The Nuclear and Industrial Safety Agency is to set a new safety standard for nuclear plants by requiring operators to confirm the probability of aircraft crashing into plants to be less than one in 10 million, agency sources said.

The decision by the agency, which comes under the Ministry of Economy, Trade and Industry, to set safety standards based on probability is rare, the sources said.

The new standard will apply to new plants currently being evaluated for safety. The agency will also check existing plants to see if they meet the requirement.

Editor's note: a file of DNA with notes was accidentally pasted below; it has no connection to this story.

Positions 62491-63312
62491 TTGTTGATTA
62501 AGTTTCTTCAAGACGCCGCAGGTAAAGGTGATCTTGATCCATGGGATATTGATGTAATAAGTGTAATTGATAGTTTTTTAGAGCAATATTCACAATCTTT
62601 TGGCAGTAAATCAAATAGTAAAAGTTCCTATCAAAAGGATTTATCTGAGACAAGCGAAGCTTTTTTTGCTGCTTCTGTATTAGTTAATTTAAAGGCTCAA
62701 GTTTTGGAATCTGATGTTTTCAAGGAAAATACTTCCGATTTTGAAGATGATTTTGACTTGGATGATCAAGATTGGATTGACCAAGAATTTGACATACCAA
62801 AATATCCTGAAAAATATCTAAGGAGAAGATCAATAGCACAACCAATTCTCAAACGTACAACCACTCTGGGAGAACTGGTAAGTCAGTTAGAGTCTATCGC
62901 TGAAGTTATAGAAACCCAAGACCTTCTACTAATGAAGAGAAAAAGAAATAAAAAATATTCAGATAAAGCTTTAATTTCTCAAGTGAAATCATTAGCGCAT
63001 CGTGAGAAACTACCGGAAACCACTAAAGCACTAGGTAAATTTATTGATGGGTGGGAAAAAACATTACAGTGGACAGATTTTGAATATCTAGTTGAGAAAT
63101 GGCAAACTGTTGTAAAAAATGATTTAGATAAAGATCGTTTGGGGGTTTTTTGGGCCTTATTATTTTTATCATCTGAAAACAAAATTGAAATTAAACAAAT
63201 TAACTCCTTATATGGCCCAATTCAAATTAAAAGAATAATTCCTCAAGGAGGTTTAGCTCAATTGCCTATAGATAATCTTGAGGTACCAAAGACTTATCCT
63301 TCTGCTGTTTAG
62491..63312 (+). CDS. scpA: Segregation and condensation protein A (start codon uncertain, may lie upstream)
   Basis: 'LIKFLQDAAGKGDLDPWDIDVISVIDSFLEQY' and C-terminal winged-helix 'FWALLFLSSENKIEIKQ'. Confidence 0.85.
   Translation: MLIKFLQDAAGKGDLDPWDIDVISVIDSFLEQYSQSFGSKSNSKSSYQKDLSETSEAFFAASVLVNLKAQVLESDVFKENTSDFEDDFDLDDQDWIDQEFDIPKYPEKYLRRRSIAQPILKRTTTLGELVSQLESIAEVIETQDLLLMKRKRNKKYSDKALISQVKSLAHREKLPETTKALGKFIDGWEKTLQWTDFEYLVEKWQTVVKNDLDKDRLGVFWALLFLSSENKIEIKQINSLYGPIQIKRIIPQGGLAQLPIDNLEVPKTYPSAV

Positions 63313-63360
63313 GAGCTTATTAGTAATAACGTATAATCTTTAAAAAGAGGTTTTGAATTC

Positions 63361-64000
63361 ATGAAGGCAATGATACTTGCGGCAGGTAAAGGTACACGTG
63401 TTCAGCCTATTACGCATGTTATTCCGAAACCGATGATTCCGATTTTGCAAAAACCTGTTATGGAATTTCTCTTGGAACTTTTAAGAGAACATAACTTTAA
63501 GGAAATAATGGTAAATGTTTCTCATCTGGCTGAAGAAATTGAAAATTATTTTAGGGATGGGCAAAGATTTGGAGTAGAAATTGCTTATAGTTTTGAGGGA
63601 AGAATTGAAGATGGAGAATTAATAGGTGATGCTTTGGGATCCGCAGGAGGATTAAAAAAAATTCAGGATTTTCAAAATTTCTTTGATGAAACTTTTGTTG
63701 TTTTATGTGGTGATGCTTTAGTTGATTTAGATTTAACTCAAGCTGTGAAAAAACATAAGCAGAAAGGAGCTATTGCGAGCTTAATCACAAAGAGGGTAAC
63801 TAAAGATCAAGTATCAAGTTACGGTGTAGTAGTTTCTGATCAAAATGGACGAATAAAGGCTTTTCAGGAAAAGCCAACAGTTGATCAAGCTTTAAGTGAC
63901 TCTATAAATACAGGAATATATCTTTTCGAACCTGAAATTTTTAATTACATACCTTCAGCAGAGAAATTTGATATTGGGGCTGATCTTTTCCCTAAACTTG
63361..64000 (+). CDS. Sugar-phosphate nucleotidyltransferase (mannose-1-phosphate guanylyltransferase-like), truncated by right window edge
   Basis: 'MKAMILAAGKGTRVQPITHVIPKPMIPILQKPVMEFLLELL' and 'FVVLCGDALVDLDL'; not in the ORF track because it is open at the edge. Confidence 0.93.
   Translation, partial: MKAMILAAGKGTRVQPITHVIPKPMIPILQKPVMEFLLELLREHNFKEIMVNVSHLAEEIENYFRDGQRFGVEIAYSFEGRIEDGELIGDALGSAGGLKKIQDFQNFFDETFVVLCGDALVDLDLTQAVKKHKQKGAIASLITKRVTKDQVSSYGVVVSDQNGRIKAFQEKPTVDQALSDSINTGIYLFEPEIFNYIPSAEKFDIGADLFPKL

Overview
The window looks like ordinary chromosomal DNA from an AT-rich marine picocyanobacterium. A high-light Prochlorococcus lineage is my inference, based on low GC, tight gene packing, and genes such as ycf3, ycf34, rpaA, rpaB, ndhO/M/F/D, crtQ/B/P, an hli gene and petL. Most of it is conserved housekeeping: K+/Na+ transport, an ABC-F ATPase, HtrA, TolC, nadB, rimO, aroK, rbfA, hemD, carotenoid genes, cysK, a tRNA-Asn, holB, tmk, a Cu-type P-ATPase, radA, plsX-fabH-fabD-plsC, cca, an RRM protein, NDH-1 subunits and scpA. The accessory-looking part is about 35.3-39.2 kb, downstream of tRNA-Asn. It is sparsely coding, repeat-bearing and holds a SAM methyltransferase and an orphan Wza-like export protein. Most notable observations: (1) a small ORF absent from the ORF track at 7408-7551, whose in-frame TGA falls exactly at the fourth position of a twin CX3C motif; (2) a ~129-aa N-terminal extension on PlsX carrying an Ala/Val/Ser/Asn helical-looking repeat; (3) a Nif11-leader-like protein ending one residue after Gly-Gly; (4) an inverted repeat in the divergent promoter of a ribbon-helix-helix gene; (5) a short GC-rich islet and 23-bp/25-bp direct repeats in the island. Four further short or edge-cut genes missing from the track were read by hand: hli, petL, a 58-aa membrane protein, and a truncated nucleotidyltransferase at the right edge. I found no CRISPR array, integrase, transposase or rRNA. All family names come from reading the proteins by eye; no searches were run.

Present standards say there is no need for crash likelihood provisions if there is no airport within 10 km of a plant.

Under the new regulations, if a plant is near an airport or beneath a flight route, the crash probability for large aircraft will be calculated based on past accident data for planes departing and landing at the airport or the probability of a crash during a flight.

The agency will calculate an average nationwide uniform probability for small aircraft as they could crash regardless of airport or flight path locations.

The likelihood of crashes involving planes from the U.S military or the Self-Defense Forces will also be calculated based on the location of training areas.

The agency does not intend to include possible terrorist attacks on nuclear plants in the safety standard, it said.

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